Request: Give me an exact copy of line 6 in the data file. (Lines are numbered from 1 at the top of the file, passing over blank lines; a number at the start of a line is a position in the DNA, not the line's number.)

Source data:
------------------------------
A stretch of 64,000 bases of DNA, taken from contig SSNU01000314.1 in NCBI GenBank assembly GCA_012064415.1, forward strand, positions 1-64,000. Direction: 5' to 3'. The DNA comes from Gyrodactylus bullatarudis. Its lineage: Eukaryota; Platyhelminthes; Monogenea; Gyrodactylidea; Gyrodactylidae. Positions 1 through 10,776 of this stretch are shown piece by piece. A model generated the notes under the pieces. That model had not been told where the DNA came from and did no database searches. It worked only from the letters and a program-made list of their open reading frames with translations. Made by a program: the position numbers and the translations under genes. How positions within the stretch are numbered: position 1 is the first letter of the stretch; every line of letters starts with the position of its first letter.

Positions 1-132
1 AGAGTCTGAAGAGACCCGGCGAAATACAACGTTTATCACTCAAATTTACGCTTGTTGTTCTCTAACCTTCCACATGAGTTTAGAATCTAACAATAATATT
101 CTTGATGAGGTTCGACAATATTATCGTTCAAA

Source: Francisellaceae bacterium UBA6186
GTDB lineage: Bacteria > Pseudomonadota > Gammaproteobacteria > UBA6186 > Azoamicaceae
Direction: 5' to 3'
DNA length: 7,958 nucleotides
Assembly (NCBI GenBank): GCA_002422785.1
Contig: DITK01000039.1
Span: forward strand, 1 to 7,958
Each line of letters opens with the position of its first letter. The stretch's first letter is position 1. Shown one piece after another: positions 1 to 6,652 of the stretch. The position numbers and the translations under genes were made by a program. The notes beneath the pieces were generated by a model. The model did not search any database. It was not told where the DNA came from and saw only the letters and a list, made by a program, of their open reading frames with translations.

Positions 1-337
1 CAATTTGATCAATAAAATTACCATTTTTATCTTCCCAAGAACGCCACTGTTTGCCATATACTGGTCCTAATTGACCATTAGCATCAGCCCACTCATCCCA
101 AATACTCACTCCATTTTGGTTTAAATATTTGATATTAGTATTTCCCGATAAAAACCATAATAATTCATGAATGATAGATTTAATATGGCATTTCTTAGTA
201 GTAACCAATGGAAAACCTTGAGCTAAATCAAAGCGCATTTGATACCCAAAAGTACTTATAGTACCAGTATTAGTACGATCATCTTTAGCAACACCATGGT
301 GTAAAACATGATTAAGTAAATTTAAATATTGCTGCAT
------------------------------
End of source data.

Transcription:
GTDB lineage: Bacteria > Pseudomonadota > Gammaproteobacteria > UBA6186 > Azoamicaceae